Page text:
Subject: A statement on NPL/MPL/GPL licensing issues
Organization: Columbia University Law School
At the request of Richard Stallman I am writing to express legal views
on several questions recently raised about the relations among the
Free Software Foundation's General Public License (GPL), the Netscape
Public License (NPL) version 0.95 and the Mozilla Public License (MPL)
0.95. I need to emphasize that although I act as Outside General
Counsel to the Free Software Foundation, in the comments that follow I
am expressing my personal opinion as to the licenses themselves and
their legal consequences.
In this posting I address three questions:
1. Can the NPL be made to coexist with GPL-covered code by minor
modifications of the NPL not in any way harmful to Netscape's
2. Could Netscape release the Netscape Communicator under the GPL?
3. Could Netscape release the Netscape Communicator under both the
GPL and the NPL simultaneously?
Questions 2 and 3 have been much discussed since the original release
of the draft NPL, and I think it will be helpful to explain the legal
position of those of us who administer the GPL on behalf of FSF. But
although I think that some of Netscape's statements about the
possibility of GPL release overstate the supposed difficulties of
using the GPL for such a project, the first issue, which is quite a
different one, seems to me the most important.
The problem that concerns me, and others interested in encouraging the
broadest possible free software development, is that there is a great
deal of very useful code distributed under the GPL, and many
developers will want to construct Larger Works containing combinations
of NPL-covered code distributed by Netscape and others with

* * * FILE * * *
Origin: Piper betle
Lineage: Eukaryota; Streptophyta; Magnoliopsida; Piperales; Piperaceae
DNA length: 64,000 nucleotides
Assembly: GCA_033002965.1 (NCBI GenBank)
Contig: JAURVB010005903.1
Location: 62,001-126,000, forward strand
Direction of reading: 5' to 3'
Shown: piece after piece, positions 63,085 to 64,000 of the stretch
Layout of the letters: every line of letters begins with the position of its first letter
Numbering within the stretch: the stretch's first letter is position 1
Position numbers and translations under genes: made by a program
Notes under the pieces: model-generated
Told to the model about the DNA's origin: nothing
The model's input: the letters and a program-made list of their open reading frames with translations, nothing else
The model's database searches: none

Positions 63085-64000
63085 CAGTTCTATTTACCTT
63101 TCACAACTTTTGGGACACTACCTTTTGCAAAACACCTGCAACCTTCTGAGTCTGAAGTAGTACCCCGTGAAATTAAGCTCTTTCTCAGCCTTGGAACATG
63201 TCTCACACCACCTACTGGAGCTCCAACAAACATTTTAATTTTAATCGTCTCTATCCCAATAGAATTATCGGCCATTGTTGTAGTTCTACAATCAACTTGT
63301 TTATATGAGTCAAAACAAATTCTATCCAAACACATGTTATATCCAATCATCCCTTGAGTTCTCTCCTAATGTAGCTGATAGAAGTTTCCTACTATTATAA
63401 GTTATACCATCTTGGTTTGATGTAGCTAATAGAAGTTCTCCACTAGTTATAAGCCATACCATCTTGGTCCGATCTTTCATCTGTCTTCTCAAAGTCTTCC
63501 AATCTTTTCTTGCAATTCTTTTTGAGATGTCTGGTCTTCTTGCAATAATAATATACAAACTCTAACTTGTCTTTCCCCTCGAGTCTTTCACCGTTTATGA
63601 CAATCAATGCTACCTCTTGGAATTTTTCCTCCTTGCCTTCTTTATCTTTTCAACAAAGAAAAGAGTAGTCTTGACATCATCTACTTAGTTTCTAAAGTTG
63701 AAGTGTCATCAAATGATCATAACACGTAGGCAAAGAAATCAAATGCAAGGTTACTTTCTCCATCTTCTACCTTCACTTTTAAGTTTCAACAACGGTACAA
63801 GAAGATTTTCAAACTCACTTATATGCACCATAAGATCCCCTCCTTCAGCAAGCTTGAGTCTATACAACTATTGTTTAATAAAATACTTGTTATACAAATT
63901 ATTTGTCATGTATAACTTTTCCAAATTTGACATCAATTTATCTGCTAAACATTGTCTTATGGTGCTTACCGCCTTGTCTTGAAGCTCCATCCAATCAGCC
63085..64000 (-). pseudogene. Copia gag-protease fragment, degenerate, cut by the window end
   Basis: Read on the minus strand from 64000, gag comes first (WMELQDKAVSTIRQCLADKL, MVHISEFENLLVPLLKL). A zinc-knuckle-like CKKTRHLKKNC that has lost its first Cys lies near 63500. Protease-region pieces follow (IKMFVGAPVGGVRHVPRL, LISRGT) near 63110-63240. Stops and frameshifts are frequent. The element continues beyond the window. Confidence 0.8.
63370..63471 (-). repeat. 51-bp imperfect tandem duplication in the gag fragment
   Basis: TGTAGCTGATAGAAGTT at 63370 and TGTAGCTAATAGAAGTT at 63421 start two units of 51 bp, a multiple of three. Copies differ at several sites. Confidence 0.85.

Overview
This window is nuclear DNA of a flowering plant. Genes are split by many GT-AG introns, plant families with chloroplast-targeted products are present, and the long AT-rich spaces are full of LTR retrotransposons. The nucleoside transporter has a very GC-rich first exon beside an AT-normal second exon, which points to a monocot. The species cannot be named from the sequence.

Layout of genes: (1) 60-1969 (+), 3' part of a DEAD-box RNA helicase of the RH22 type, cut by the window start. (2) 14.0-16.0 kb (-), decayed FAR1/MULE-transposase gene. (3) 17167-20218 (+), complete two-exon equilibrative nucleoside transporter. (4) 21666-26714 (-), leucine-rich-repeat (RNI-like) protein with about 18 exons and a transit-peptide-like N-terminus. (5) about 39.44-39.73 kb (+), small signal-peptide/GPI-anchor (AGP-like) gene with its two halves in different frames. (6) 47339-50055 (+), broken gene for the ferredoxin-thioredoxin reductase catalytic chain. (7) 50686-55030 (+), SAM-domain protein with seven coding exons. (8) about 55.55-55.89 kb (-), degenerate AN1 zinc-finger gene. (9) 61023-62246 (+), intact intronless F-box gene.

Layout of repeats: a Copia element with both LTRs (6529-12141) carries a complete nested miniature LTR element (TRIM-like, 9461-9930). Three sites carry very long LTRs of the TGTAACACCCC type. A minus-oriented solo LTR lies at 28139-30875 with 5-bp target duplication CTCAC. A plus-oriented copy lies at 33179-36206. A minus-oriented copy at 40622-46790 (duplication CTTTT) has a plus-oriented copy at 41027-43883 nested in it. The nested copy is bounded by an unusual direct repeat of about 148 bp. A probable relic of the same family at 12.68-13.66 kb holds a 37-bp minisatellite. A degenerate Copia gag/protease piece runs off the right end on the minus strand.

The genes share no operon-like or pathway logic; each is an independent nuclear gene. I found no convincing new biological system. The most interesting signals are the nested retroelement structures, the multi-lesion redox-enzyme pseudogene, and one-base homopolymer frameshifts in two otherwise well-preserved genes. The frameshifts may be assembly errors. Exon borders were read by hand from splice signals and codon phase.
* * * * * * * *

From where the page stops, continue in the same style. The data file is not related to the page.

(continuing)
GPL-covered code. Version 0.95 of the NPL makes it more difficult
than necessary for free software authors to distribute works
containing both NPL-covered and GPL-covered code.
FSF seeks two amendments to the NPL that would, in my opinion, resolve
the problem in a way that is completely non-injurious to Netscape's
interests. The two paragraphs would be added to the NPL following the
current Larger Works provision 3.7:
3.7.1. You may distribute a Covered Work under the terms of the GNU
General Public License, version 2 or newer, as published by the Free
Software Foundation, when it is included in a Larger Work which is
as a whole distributed under the terms of the same version of the
GNU General Public License.
3.7.2. If you have received a copy of a Larger Work under the terms of a
version or a choice of versions of the GNU General Public License,
and you make modifications to some NPL-covered portions of this
Larger Work, you have the option of altering these portions to say
that their distribution terms are that version or that choice of
versions of GNU General Public License.
Under these provisions, developers could combine NPL-covered code with
GPL-covered code to create Larger Works for distribution under the
GPL. Such Larger Works would not be available for proprietary
redistribution by Netscape, which is less advantageous to Netscape
than distribution under the NPL. But the position of such Larger
Works is no different in this respect than if the Works were
distributed under the MPL, which also denies Netscape preferential
rights. As a result, Netscape would lose nothing by these amendments
not already offered under the MPL, while a developer wishing to make a
larger work combining NPL-covered code with such GPL-covered code as
GNU Emacs or Samba would be able to do so. I believe that this result
will bring about the most productive possible integration of Netscape
Communicator into the free software community. I hope that Netscape's
counsel will agree that this change is superior for all parties, and
will agree to modify the NPL accordingly.
This question is of immediate practical significance. The other two
questions, whether Netscape could release the Communicator under the
GPL instead of the NPL, or under both licenses simultaneously, seem to
me academic in nature. Netscape has chosen not to take either course,
which is a decision FSF understands with regret. But because some of
the statements made by Netscape or its employees to explain that